*Repeat for as long as desired.

“Love is never lost. If not reciprocated, it flows back, to soften and purify the heart.”
-Washington Irving

Monday, January 27, 2014

Cross-Country with Yoga

Lake Superior

     When I first set out on skis, I am quieted by the stillness of my surroundings. Every in-breath seems to bring along elements of vast sky, flowing river, quiet snow, stable ground. Each exhale, removing whatever is stale, in exchange for what is now. The body on skis becomes a new vehicle. At times, gracefully gliding from one moment to the next. Other times, struggling with some aspect of the experience.  

Sea Caves at Mawikwe Bay, WI
Like a yoga practice, cross-country skiing is sure to bring up diverse feelings and reactions to whatever is currently happening in life. To get past these reactions and into the now, breathing leads the way. A moving meditation is established, in sync with nature. 

Swishing past trees, I take in nature's demonstration of strength, beauty and perseverance. This demonstration encourages me to find those qualities within myself. Cross-country skiing explores a lot of ground, inside and out.

Thursday, January 9, 2014

How to Win a Climate Contest

A resting hill
     Sub-zero temperatures encouraged many Minnesota businesses and schools to close this week. This kind of week may cause people who live in warmer climates to feel extra fortunate, and blessed. While I agree that pleasant weather conditions are generally preferred, I'm also aware of the teachings and blessings that come from the cold as well.

If you have friends and relatives in year-round warm places, you may have participated in what sometimes feels like a climate contest. If you live in the mid-west, you're automatically considered the loser in this contest. I have heard shocked and disgusted reactions from those living in warmth. If it's cold or conditions are challenging in your area, you must be suffering constantly, insane, or unimaginative to be there, right? Perhaps some light can be shed on these judgments by reading this old Taoist parable, a reminder that none of us know what is 'good' or 'bad'. 

It is nice to be on a winning team, live in a winning climate, part of a winning marriage, relationship, job, etc. This sense of success, may even bring out the nasty old habit of gloating, defined as; "contemplating or dwelling on one's own success or another's misfortune with smugness or malignant pleasure." 

I've decided that the secret to surviving a climate contest, and competitive mind games of all kinds, is to create real joy. This kind of joy is highlighted in the Buddhist practice of mudita, or empathetic joy. Developing mudita, we learn to appreciate human nature and our ever changing circumstances. We recognize everyone as being complete and complex, and see the futility in making comparisons. The Buddha taught four sublime mind states, considered to be social attitudes as well. They are mudita (empathetic joy), loving-kindness, compassion, and equanimity. Mudita is a quality of joy available to everyone at all times, regardless of circumstances. This mind state is a salve for times when we feel the desire to feed off of the challenges of others (gloating). Mudita is also a remedy for resentment and envy, sometimes experienced as a response to the joy we see in another. In a state of mudita, the heart is full.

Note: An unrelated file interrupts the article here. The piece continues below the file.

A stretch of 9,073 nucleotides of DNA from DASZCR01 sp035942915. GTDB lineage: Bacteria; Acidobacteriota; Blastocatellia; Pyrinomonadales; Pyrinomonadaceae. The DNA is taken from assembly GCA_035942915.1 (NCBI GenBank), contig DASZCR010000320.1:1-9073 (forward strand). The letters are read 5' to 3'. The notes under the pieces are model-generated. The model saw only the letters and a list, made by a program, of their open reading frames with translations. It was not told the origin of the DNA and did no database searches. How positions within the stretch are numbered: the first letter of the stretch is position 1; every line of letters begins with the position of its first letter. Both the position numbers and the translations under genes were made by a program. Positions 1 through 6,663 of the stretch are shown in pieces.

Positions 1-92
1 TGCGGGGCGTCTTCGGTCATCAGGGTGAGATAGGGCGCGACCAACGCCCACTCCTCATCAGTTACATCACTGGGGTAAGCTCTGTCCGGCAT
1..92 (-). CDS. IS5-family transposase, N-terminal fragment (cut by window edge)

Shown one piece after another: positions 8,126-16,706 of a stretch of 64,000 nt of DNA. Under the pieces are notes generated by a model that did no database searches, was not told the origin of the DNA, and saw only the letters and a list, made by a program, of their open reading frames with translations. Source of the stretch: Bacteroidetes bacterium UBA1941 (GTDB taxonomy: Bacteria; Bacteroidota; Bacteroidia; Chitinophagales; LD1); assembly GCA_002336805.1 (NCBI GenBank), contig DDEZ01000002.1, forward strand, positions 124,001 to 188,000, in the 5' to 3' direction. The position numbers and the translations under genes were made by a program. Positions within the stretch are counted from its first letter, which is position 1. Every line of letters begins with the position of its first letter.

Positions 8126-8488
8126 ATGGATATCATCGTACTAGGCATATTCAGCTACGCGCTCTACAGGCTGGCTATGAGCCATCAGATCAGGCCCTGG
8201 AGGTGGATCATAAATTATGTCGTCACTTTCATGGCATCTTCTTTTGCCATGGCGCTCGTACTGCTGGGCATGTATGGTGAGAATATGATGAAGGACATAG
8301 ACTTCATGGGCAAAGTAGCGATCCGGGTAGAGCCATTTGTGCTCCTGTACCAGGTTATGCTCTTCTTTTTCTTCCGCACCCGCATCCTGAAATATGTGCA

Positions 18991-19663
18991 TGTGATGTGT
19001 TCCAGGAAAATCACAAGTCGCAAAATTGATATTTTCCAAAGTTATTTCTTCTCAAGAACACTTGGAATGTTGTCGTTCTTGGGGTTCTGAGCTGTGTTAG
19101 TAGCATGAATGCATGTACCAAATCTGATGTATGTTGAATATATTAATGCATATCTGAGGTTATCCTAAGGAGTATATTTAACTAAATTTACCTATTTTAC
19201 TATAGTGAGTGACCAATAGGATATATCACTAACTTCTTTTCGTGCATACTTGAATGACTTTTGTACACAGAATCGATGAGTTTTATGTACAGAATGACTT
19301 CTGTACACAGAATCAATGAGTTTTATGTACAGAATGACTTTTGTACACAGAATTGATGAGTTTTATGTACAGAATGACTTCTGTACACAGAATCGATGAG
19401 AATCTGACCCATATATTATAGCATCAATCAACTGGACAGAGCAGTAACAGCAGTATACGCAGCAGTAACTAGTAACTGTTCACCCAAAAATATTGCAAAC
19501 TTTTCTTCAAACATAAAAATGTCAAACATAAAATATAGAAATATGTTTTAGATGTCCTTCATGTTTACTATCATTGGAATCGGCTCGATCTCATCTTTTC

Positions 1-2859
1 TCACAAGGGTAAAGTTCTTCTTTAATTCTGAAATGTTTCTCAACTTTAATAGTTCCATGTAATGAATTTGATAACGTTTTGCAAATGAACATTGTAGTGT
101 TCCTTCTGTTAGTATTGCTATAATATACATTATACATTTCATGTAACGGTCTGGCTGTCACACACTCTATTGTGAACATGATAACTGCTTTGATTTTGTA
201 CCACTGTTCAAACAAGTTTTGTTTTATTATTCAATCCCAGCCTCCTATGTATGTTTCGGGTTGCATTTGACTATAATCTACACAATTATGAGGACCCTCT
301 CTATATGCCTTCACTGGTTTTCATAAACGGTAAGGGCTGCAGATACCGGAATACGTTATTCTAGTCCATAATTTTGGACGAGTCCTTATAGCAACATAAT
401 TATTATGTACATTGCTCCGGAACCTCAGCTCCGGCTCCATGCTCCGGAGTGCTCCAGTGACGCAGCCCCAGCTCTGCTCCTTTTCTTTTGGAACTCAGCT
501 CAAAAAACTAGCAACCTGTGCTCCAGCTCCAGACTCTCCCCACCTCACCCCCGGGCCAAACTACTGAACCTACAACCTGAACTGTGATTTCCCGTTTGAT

Click here for audio reflections and to read more about mudita.

Saturday, January 4, 2014

Doubt is a Terrible Party Guest

Street art in New York City
     Spending time in a yoga community at the end of a year and into the next has become a mandatory ritual in my life. This year, I noticed that it had become too mandatory. After all, it seems more nourishing to ring in the new year with an open mind, rather than a doubting, or rigid one. At 8pm on New year's eve, I had finally found the perfect way to end the year. We would go to the Jivamukti Yoga School for some kirtan (music), followed by mauna (silence). However, my loved one and I had already agreed to watch some fireworks from the ferry. A compromise was made, we would spend a little time in silence at Jivamukti, and then go to the ferry.

Walking into Jivamukti, I felt the beauty created by an intention filled atmosphere. It was an honor to meet the space and community on a night of ritual. After relishing the silence for some time, we felt satisfied, centered, and ready to mindfully change gears. Or so I mistakenly thought. At the ferry building, I began browsing through the yoga program handed to us on our way out. I learned there would also be arati (light ceremony), prasad (blessed food), and an uplifting message from the revered founders of the yoga school. The evening program allowed folks to come and go, so in my mind, we could still go back!
Fireworks from Staten Island Ferry
Suddenly I was not where I wanted to be. I was trapped on a boat with my wonderful boyfriend, fireworks (thought by some to scare off evil spirits in the new year), and Ms. Liberty shining at us. Why was my mind resisting the last few hours and moments of the year? I read somewhere that doubt is a form of storytelling, or the lies we tell ourselves. My doubt story included the need to teleport myself back to the yoga school. If we wanted to have a proper meaningful time, we would have to get off the boat and run! I didn't realize I had invited doubt to my new year's eve celebration, but it showed up anyway.

Ultimately, doubt gave me the unexpected gift of compassion. Yes, doubt knocked at the door, and I let it in for an extended stay. I spent the end of the year dancing with it. I'm sure I will continue to greet doubt when it comes, but in the new year, I don't want to spend all night listening to it's tall tales.